Dog Odor Cause and Prevention

Dog odor is a guaranteed part of canine ownership. Eliminating it as much as possible, helps keep the peace within the household.

Types of Dog Odors

While the scent of dog urine odor and other "accidents" is an overwhelming and common occurrence to solve, there are an assortment of other odors associated with dogs that occur both naturally and unnaturally that you may not be aware of.

  • Secretions from a dogs anal glands are offensive scents to humans, but are used as identification and communication with other dogs.

  • Dogs possess sweat glands located on their noses and pads of their paws (eccrine glands), where natural micro-organisms add to the general odor.

  • In the external ear canals, dogs have a collection of apocrine glands where micro-organisms produce a slightly yeasty scent. When these glands become infected, stronger smells surface.

  • A variety of medical issues will lead to increased or unpleasant odors that are associated with allergies and skin conditions, ear disease, dental disease, mouth ulcers, and yeast infections.

  • Kidney failure and diabetes may cause bad breath.

  • Anal glands (also called scent glands) produce a natural secretion with a distinctively musty odor that arises when a dog is frightened or defecates.

  • Flatulence or "passing gas" beyond the norm is often an indication of a dietary or intestinal problem.

  • Improper and neglectful dog grooming may cause odors to arise, which are especially prevalent in species with long, thick or curly coats. Dirt and other substances collect in the fur, hair and skin, causing unpleasant scents to develop.

  • Certain dog behaviors cause odors to linger, including the act of rolling in and marking themselves with natural products (such as droppings) of other animals found within their environment.

  • A dog's natural curiosity may lead to the spraying of a disturbed skunk, which is one of the most irritating dog odors to address.
How To Remove And Prevent Dog Odors

Pinpointing the source of dog odor is the first step towards correcting the problem.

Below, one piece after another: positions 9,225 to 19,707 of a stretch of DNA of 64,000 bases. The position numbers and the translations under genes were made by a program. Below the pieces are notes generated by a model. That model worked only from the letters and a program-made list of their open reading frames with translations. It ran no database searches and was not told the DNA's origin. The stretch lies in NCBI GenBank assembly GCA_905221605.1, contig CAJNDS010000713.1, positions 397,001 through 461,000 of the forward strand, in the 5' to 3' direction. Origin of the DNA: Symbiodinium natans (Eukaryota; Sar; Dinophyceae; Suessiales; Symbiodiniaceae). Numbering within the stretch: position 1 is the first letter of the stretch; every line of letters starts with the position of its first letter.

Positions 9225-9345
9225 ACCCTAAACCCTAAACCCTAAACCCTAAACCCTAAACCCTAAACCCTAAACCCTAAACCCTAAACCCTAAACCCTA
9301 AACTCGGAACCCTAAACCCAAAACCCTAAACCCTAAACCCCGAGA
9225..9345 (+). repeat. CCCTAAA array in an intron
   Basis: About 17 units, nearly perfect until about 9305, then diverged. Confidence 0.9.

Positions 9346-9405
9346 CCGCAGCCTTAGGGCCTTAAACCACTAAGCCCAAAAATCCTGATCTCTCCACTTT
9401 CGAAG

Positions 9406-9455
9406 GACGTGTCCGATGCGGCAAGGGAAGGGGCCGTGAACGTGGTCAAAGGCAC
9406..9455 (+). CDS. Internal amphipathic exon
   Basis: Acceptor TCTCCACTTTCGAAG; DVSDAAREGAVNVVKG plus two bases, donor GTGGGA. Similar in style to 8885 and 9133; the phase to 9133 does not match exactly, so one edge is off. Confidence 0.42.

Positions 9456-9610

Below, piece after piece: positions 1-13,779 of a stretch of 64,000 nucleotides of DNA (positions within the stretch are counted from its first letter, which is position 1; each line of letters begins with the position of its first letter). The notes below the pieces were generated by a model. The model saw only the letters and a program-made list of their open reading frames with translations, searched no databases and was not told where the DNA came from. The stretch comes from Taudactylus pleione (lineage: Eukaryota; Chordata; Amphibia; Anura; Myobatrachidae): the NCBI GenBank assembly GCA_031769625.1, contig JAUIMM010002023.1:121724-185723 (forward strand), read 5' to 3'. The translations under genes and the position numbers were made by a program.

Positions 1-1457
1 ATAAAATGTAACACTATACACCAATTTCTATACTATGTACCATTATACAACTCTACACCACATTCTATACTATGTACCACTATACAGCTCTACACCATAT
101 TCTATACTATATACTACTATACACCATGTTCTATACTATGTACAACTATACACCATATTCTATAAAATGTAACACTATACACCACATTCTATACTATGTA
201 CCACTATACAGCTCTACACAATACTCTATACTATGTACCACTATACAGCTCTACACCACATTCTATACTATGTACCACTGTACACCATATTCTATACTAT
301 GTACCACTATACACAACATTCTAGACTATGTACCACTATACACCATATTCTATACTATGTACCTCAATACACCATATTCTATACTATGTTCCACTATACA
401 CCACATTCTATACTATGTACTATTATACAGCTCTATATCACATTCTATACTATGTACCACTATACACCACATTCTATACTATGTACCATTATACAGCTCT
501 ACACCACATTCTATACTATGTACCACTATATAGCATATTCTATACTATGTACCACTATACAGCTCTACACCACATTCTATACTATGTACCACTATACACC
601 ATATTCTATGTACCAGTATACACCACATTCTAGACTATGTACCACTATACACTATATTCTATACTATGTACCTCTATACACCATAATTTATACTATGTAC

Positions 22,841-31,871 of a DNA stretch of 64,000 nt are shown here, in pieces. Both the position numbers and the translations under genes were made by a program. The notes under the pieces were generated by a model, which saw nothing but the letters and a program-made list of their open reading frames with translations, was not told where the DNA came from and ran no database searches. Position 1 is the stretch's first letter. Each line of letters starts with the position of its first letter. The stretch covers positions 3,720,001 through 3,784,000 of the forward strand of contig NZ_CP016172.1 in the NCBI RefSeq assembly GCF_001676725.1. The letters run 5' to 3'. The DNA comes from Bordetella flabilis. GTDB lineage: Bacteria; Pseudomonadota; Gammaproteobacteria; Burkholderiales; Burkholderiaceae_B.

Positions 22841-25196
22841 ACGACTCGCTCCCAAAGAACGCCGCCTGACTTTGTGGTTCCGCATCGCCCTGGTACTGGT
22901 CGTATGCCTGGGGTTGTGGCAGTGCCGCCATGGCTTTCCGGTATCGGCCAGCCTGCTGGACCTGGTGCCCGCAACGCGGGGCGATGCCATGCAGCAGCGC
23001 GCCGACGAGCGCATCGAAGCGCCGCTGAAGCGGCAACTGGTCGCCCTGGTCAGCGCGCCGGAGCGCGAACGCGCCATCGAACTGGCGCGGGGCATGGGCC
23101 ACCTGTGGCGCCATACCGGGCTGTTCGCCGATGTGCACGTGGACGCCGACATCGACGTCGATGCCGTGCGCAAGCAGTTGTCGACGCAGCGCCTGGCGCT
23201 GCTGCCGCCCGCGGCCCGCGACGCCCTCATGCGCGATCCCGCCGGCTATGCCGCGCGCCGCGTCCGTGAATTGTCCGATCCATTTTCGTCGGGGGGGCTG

• When urine become an issue, locating and removing the stain and odor is the first step towards preventing repeated occurrences, followed by proper dog house training. (Please refer to the section on urine cleaning).

  • Administer regular ear checks and avoid getting water into your dog's ears during bathing. This will help prevent ear infections and the smelly bacteria that go with it.

  • Visiting a veterinarian when anal glands become blocked will help eliminate the buildup of smelly secretions.

  • Regular veterinarian check-ups will control, prevent, and treat the diseases and other conditions that cause odors in dogs.

  • Have a veterinarian check your dog if the breath changes, it could be an indication of serious condition.

    Greenies - Outstanding Savings!

    Greenies are great for your dog's oral health and improving your dog's breath. They are a healthy treat as well. Greenies for the senior dog (over 7 year of age) are even more nutritious.

  • Proper dental care icon by daily brushing with a doggy toothpaste will help decrease the malodorous saliva that may coat the dog, furniture, and other household objects. Hard rubber toys like Kongs are a great addition to help clean the teeth. Chewing will aid in the scrapping of plaque.

    pet meds

  • Abnormal flatulence may require a change in your pet's food. Consumption of cereal-based products place dogs at a higher risk for intestinal problems.

  • Eliminating dog odor associated with normal behavior will mean keeping an eye on your dog when going for walks and keeping your yard clean.

  • To remove the scent of skunk spray use a skunk odor shampoo. It is a good idea to keep one on hand. If you do not have a Skunk Shampoo readily available when this disaster occurs - bath your dog in tomato juice. Shampoo well after any home treatment. To avoid this occurrence from taking place, try keeping your dog inside at night to steer him clear of this notorious nocturnal critter.

  • Do dog baths and grooming icon regularly (about every 6 weeks) or take him to a dog groomer. Brush daily.

Note: Older dogs and males that have not been neutered tend to have a stronger odor.

Tips: Sprinkle baking soda on your carpet, leave overnight and vacuum in the morning. This will deodorize.

Use baking soda and laundry detergent when washing your dogs bedding and clothes. Put a little vinegar in the rinse water.

Dog Bathing - How to Bath a Dog
Best Dog Bed Homepage from Dog Odor

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"To a dog, the whole world is a smell."
- Anonymous

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